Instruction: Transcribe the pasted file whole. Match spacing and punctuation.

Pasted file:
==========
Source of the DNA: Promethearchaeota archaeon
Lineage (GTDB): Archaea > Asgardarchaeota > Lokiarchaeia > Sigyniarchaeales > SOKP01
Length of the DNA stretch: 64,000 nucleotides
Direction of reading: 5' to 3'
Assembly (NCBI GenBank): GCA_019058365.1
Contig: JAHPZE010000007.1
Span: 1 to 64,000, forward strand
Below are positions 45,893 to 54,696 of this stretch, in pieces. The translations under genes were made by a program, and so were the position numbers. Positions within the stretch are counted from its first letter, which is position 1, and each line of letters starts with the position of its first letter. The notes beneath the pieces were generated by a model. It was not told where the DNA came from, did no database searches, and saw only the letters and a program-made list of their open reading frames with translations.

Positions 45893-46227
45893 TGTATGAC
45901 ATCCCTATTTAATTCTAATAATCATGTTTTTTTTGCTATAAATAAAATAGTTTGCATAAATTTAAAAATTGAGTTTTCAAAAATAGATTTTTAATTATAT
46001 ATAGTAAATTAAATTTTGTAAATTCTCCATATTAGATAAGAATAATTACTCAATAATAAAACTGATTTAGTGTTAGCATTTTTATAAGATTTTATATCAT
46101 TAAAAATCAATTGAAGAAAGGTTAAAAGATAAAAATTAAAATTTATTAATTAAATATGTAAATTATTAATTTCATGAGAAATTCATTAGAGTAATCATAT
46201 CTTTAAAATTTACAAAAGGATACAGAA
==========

Source of the DNA: Promethearchaeota archaeon
Lineage (GTDB): Archaea > Asgardarchaeota > Lokiarchaeia > Sigyniarchaeales > SOKP01
Length of the DNA stretch: 64,000 nucleotides
Direction of reading: 5' to 3'
Assembly (NCBI GenBank): GCA_019058365.1
Contig: JAHPZE010000007.1
Span: 1 to 64,000, forward strand
Below are positions 45,893 to 54,696 of this stretch, in pieces. The translations under genes were made by a program, and so were the position numbers. Positions within the stretch are counted from its first letter, which is position 1, and each line of letters starts with the position of its first letter. The notes beneath the pieces were generated by a model. It was not told where the DNA came from, did no database searches, and saw only the letters and a program-made list of their open reading frames with translations.

Positions 45893-46227
45893 TGTATGAC
45901 ATCCCTATTTAATTCTAATAATCATGTTTTTTTTGCTATAAATAAAATAGTTTGCATAAATTTAAAAATTGAGTTTTCAAAAATAGATTTTTAATTATAT
46001 ATAGTAAATTAAATTTTGTAAATTCTCCATATTAGATAAGAATAATTACTCAATAATAAAACTGATTTAGTGTTAGCATTTTTATAAGATTTTATATCAT
46101 TAAAAATCAATTGAAGAAAGGTTAAAAGATAAAAATTAAAATTTATTAATTAAATATGTAAATTATTAATTTCATGAGAAATTCATTAGAGTAATCATAT
46201 CTTTAAAATTTACAAAAGGATACAGAA